– I will only buy certain brands of some foods (Jif creamy peanut butter is one example). Then again, I only buy bagged salad mix at Aldi because it seems to be fresher and last longer than the name-brand stuff in the locally-owned chain supermarkets.

    What I’m getting at is, I know what works and performs consistently well and that’s what I buy/use. If/when those products are no longer made or can’t be updated, then I’ll consider replacing them with something else.

  • PsyGuy

    WHy should someone take a risk somewhere else. No one makes a computer like apple, mainly because the software experience is what it is, and was designed to work with a limited number of components. The same is true of Starbucks, you know you’re going to get a Frappuccino or whatever sickeningly sweet shake you get, because real coffee and tea consumers don’t go to Starbucks. I was recently watching the “Founder”, and I’d never brag about a McD’s cheeseburger but I understand how the product was developed and how the process made the SAME dining experience wherever, nd that remains true today. A Cheeseburger in Tokyo tastes the same as one in Dallas.

    I like the info about Tesla, at $35,000 that’s something i can consider.

  • PsyGuy

    So what if he’s a creep (I agree), buy there is a difference between you buying a car and get in his car with him.

  • PsyGuy

    Our cat barely tolerates us living in our apartment.

  • michael anthony

    Good point about Tesla. As they grow with their 35k model, will their outstanding customer care plummet? Wouldn’t be the first time.

  • michael anthony

    I bristle when I see or hear how good Chick-fil-A is. Their anti-gay stunt a few years ago deserves them a placement in the hall of shame.

  • DChamp56

    Most Admired, Facebook and Microsoft?
    Has anyone EVER tried to get in touch with someone live there?

  • PsyGuy

    They have live people there? I thought everyone telecommuted.

  • PsyGuy

    Their Chicken is really good though. One of the few places you can get a real chicken breast that although it comes from some unrealistic domesticated chicken, was actually cut from a chicken breast and not some processed and pressed chicken formed thingy.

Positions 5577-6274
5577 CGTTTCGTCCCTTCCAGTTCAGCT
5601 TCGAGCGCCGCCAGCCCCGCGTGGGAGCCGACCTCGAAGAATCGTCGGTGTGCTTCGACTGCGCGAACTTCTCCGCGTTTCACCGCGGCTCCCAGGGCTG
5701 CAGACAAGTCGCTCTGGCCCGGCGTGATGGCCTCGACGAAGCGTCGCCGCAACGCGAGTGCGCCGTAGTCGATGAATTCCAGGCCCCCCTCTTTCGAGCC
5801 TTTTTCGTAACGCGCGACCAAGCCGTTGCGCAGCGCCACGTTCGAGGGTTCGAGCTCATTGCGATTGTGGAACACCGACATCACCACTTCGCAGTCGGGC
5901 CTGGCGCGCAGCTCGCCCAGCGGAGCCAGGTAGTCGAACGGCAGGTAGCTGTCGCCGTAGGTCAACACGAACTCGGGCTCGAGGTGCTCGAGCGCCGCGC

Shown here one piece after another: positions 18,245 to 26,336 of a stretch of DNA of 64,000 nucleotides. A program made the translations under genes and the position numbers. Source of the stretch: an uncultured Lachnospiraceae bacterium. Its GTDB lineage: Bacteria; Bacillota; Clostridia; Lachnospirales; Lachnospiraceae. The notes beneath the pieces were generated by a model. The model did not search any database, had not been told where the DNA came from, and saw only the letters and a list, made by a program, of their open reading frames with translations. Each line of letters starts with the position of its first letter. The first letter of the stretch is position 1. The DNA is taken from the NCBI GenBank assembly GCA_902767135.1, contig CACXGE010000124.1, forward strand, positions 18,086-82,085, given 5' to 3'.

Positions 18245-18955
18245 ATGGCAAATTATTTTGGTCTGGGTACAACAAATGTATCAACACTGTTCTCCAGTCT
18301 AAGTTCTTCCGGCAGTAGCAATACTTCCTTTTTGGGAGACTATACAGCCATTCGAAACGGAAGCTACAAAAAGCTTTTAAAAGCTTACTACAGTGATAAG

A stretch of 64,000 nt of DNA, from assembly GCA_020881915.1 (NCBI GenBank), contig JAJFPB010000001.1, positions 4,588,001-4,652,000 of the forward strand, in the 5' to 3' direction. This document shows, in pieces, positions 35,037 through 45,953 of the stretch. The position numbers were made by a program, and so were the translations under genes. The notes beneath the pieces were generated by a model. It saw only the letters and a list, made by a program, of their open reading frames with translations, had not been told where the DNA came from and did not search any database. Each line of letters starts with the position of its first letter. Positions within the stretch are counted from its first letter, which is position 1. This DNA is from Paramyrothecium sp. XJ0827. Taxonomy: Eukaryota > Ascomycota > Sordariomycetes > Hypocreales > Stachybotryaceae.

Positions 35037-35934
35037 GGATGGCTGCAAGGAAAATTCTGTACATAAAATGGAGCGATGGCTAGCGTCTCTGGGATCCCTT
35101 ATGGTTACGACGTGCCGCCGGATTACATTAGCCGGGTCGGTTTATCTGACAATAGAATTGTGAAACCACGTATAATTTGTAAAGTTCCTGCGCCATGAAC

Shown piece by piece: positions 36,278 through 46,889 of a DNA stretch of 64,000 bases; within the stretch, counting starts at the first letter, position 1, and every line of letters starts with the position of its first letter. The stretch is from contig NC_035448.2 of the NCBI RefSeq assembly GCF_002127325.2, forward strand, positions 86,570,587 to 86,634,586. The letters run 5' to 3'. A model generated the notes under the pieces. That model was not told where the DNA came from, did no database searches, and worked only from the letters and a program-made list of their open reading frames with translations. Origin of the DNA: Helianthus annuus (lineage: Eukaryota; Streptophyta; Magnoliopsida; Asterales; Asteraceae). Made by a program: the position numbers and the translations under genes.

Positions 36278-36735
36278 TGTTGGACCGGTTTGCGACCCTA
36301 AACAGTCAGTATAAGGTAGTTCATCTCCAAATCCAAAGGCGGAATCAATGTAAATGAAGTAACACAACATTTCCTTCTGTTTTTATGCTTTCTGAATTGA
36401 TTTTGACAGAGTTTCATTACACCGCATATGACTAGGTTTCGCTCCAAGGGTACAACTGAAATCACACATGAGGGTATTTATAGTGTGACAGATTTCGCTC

• PsyGuy

    The clean car credits though are real money, why remove them?
    Is Amazon profitable now (outside cloud services)?
    So how scalable can it get?

  • PsyGuy

    I agree at a prior entry point of $75,000 they were in the luxury car sector.

  • sirwired

    The clean car credits don’t scale; as Tesla produces more cars, the price they can get for those credits drop.

  • Bob Davis

    Does the car need much service other than regular maintenance?

  • Fishplate

    I don’t think that Chick-fil-A took any stance on sexuality whatsoever. One of their owners made some public comments, but it was not unanimous, nor was it corporate policy. I would welcome any correction.

    Like the comments above about the owner of Acme, you need to separate the person from the corporation.

    And, the line at Chick-fil-A goes around the building, for whatever that’s worth. They can’t all be homophobes.

  • PsyGuy

    Really, I thought (at least in CA) that the credits were fixed?

  • sirwired

    I’m not referring to Federal and State cash credits towards the purchase of a vehicle, I’m referring to compliance credits for fuel economy and alternative-fuel vehicle legal mandates.

  • PsyGuy

    Oh, uhm, sure.

  • Lee

    Apple, hands down for me, best service. Always blows my mind how much attention and expertise I have gotten from customer service reps there.

    JetBlue doesn’t bother anymore probably because they have built their brand and feel that they don’t need to compete as they will still manage to sell seats; I just flew them twice in 7 days, both planes full to the brim – worst part is, I began flying with them the first week they started and back then, until just a few years ago, it was always my go-to domestic airline, if possible, given their incredibly comfortable seats.

    Now? They are like every other airline – uncomfortable seats (really uncomfortable, can’t believe it’s the same airline and even the pilot agreed with me) – so, now instead of always booking them automatically, I will go with the best price/schedule.

    Maybe some other companies like JB will ride on past good service/products as long as they can get away with it. I like the companies that continue to strive to be the best regardless of their stock prices, etc. Customer loyalty is, I suspect, still worth it to many companies – depending on type of product.